Saturday, March 29, 2008
Calling a film Flawless is certainly asking for it to live up to a lot. I think it was Glenn Kenny, of Premiere, that recently brought this up in regards to another film with a similar name. He was implying that critics sharpen their knives when confronted with a name like that. And a recent survey of some of the titles of the reviews for this bank heist movie confirms Mr. Kenny's theory. Of course, if you're Michael Radford (Il Postino), the director, wouldn't you do your best to avoid any such attacks by excising any potential pitfalls from your film?
The film follows Laura Quinn (Demi Moore), an American Oxford grad, who has hit the relatively low glass ceiling within the London Diamond Corporation. See, this is 1960s London, and being a woman, she is unlikely to move up any further. Mr. Hobbs (Michael Caine), the night janitor, has quietly observed her frustrations mount as she gets passed up for promotion after promotion. Seeing her work late into the night, obviously going home to a single life, he targets her for a surprising proposal. He approaches her with an opportunity to get revenge by stealing just a few of the diamonds that, together, they have access to. Suffice to say, that there is more to his plan than even Quinn is aware of, with things escalating greatly from there.
Demi Moore is not entirely convincing as Quinn. She is believable enough as a driven executive. Heck, ambition is a quality that distinguishes Moore in real life. But I don't buy her as an Oxford graduate. It seems like an unnecessary contrivance to explain why an American would be working in this British boys' club. I suspect that making Quinn British would have been a hard sell also. Moore's accent comes and goes frequently in the film. Lastly, Moore does not carry "matronly" off very well. It is hard to believe that this stunning woman would live out her life alone given the era she lives in. There is a throwaway scene that implies she gets hit on all the time, but again it seems contrived to reinforce the flimsy notion that this lady has gotten to where she is through sheer perseverance. The part is better suited to an actress such as Charlotte Rampling or Glenn Close, someone who's glamour may have faded just a little bit more.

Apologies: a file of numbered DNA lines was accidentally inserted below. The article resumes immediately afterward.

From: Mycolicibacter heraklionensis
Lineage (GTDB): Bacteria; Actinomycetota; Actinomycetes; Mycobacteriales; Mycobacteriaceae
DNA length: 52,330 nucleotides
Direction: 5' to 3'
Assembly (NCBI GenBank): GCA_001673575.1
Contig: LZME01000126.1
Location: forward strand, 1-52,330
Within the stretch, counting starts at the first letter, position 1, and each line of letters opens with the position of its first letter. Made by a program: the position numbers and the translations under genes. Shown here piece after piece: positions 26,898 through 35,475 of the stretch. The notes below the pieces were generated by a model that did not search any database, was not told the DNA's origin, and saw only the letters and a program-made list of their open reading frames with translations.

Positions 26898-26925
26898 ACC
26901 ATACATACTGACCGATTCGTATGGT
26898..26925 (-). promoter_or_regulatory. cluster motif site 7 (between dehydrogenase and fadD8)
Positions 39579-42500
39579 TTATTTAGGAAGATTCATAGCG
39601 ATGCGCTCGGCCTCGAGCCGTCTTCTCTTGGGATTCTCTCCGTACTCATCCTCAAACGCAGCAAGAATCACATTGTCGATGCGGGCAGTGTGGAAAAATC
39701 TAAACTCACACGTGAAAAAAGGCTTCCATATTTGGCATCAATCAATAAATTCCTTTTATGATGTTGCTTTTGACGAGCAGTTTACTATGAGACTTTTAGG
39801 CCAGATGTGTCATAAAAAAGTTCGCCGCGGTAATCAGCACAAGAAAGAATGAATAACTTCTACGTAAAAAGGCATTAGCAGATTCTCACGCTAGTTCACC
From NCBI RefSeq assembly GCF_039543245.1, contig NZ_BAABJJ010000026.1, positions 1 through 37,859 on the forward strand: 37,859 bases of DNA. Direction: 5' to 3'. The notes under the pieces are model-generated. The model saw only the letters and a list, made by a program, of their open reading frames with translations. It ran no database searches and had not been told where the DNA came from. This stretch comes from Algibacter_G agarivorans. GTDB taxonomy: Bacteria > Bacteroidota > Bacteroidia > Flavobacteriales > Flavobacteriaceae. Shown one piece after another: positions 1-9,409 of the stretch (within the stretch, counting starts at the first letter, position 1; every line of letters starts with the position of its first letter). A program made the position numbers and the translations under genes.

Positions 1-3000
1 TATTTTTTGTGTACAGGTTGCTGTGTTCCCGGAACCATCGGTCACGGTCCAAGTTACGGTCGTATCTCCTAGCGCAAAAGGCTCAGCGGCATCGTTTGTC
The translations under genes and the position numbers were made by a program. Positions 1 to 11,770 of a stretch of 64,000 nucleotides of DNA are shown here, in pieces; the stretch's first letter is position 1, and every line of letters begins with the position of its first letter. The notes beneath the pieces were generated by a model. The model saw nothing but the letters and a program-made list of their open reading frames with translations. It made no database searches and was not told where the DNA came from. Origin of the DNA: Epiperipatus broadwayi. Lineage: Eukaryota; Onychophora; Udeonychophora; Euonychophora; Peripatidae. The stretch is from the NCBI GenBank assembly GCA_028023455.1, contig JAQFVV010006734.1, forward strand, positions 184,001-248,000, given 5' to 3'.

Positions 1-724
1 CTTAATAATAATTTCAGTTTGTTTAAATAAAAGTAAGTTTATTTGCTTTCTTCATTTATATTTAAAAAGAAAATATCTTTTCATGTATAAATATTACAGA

Michael Caine is great, playing the part for what it is, a typical old everyman except for the few cards he's still got left up his sleeve. He expends minimum effort in creating the role, even reverting to his natural Cockney accent to play Hobbs. You're even convinced he could come up with the plan for the heist all by himself.
But the movie pretends to have one up on you by not fully revealing the execution of the plan until its finale. And then you realize... that's it? That's how this old man, and proper 1960-era lady, pulled off the heist under every one's noses unaided? How fortuitous that the Finch (Lambert Wilson), the insurance investigator, has a soft spot for Laura. What a coincidence that there is political turmoil surrounding South African diamonds at the time of the heist, and that some of the missing diamonds are of South African origin. Does it give the movie some social relevance? Well no it doesn't. There is a lot of "smoke and mirrors" in the plot that could have added some measure of complexity, but ultimately don't lead us anywhere interesting.
And the framing device used to tell the story, an aged Laura Quinn telling a modern-day reporter of her part in the little-known heist? It only seems to serve the purpose of making Quinn's character sympathetic, which doesn't feel necessary. Additionally, it unintentionally sets up a false notion that the story being told is based on real events. It is absolute fiction. The biggest mistake contributed by this modern-day sequence is its depiction of Quinn as Demi Moore in some rather bad old-age makeup. It is distracting and completely takes you out of the film's reality only minutes into its start. It might have been better to save Moore's appearance for a reveal at the end of the film.
I can't say that the film was not mildly entertaining. The period setting is an attractive feature of the movie. And Radford keeps the pace of the film exciting enough to provide for a diverting afternoon matinee. But a few blunders here and there contribute to making the film far from flawless.
Still provided courtesy of Magnolia Pictures.